Bottom line: "Rejection means you're trying and trying means you're doing something that matters to you. And if that something stirs something up inside when things don't go "according to plan" that means it's important to you--keep on going."
Corrine also provides language to kindly deliver rejection:
"You know ... I had a really good time with you, but I felt like we didn't hit it off romantically. I respect you and your time, so it's important to me that I'm open and honest with you."
Here, you're being true to yourself and totally honest with them. At any point along the dating journey when you feel like you're not interested, letting the other person know is essential. Otherwise, you're wasting their time and yours. Personally, when I was dating I used this strategy all the time and never once did anyone get mad or upset. Honesty is appreciated. You can never go wrong with speaking your authentic truth.
Tawkify Emissary and Matchmaker, Evyenia Trembois, addresses how to deliver rejection in all three submitted situations:
People are so afraid of telling someone they aren't interested. It's crazy, really! You have every prerogative to feel how you feel and be interested (or not interested) in whomever- and you should never feel guilty about that. What you should feel guilty about is leading someone on-- which is exactly what will happen if you are not clear about your feelings and intentions.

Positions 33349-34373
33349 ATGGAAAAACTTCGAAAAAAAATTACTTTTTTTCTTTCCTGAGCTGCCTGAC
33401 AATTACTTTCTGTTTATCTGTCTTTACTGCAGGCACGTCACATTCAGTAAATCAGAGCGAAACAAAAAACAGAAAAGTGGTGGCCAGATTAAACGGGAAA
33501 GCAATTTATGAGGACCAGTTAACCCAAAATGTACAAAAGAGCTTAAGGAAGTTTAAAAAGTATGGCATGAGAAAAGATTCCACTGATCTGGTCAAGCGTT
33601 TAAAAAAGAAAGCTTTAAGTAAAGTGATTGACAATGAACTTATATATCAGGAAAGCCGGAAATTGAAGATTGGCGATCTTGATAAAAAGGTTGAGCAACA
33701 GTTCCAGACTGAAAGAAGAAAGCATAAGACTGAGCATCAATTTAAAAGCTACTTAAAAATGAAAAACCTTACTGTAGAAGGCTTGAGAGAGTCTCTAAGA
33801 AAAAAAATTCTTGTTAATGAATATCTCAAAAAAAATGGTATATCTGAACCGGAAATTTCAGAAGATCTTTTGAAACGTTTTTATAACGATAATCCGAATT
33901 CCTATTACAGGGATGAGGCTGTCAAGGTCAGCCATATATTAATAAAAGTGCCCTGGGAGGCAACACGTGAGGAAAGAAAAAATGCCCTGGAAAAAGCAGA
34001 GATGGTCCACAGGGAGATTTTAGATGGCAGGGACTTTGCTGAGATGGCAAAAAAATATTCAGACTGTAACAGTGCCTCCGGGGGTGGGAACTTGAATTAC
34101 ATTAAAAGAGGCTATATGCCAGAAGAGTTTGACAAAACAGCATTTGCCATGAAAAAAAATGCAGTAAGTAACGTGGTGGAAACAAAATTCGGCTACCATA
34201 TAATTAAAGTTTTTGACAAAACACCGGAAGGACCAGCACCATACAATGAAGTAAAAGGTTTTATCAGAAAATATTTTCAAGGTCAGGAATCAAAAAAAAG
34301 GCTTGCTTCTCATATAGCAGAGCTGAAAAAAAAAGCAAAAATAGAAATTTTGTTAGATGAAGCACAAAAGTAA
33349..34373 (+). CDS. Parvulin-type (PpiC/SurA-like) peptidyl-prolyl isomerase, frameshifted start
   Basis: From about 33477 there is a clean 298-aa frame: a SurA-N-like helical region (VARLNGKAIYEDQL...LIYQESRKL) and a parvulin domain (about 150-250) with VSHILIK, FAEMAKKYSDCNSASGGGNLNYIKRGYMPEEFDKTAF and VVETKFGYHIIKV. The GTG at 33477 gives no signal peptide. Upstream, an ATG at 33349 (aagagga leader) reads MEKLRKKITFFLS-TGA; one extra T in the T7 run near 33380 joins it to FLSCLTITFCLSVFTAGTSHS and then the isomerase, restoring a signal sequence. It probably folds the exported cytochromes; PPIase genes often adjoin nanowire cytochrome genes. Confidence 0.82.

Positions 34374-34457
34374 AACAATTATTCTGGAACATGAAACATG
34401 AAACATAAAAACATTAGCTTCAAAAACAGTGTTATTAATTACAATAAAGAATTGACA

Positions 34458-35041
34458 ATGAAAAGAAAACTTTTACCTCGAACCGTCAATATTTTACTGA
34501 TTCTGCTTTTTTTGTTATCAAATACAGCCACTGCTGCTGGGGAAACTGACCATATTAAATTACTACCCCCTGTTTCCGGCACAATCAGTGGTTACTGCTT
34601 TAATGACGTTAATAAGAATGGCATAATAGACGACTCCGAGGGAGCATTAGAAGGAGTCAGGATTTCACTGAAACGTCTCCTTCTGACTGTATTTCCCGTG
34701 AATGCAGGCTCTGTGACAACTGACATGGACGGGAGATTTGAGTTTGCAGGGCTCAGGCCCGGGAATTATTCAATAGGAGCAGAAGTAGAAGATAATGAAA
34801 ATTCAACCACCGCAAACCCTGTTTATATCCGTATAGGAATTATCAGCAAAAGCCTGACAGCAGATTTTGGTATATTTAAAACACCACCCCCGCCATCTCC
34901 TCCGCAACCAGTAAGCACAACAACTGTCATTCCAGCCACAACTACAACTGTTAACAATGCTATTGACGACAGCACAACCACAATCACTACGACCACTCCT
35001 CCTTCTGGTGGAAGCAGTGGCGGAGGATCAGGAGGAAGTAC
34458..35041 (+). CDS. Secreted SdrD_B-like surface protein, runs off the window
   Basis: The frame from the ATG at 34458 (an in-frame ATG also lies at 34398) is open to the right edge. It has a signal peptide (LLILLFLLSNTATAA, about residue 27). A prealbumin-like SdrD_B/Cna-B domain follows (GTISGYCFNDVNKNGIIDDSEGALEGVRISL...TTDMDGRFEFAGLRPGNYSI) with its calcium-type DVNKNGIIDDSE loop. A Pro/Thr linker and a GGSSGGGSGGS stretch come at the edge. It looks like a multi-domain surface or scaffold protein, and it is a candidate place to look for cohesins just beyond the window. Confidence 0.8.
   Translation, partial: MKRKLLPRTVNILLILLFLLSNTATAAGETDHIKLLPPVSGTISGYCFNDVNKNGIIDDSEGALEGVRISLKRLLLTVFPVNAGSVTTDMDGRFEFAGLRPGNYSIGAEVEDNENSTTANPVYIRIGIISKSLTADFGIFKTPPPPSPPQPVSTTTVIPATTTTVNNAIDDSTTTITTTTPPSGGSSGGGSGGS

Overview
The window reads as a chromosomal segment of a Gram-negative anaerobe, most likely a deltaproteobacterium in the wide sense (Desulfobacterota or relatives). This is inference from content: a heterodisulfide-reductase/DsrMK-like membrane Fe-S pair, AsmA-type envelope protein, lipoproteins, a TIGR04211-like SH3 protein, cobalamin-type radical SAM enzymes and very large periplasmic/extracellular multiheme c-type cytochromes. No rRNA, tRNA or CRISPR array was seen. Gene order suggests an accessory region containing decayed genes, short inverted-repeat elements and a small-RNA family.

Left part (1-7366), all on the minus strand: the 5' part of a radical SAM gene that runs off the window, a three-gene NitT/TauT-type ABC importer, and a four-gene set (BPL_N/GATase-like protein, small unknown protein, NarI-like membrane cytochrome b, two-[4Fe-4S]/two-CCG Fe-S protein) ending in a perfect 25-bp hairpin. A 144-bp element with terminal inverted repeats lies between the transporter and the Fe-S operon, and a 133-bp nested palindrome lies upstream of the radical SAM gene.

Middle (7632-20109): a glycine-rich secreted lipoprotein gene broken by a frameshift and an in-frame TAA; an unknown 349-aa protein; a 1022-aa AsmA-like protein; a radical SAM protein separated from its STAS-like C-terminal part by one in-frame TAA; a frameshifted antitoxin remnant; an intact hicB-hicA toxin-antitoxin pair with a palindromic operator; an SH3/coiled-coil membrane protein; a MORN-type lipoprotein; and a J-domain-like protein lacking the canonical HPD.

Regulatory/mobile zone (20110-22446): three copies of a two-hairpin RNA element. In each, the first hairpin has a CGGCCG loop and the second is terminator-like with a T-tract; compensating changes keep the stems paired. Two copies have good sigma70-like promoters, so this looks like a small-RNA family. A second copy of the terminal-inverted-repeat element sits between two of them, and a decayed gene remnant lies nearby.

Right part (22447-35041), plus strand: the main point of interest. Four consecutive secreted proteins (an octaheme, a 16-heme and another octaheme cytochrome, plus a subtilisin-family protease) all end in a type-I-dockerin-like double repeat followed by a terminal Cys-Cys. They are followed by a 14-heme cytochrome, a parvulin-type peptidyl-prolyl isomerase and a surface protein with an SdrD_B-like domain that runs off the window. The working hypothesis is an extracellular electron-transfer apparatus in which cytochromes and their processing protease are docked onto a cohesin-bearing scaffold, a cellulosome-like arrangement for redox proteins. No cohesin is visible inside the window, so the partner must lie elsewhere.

If you've been on one or two dates with a person, I don't think it's necessary to tell them you aren't interested unless they reach out hoping to reconnect again. Otherwise, yes, you do risk coming off presumptuous, or unnecessarily offending someone.
When it comes to Ernie's situation, I would recommend a simple, straightforward text about how you've enjoyed your time together, but don't see the right chemistry for the long term. You can even throw in a "you might agree that ...." if you think they might feel the same way.
As for the nice guy who is enthusiastic, same rules apply. Just be honest. I've tried variations of what I thought were nicer ways to go about this in the past.... I'm not in the right headspace to date, I'm really busy right now, I'm still getting over someone and it's not fair to you, etc. And I've had the same towards me, and let me tell you, you are not doing them or yourself any favors by sugar coating with a little white lie. These types of excuses tend to leave room for the other person to still hold out hope, and continue to try asking you out down the line.
And the end of the day, what I've learned, is that most people find it refreshing to have someone tell them honestly that they just aren't romantically interested.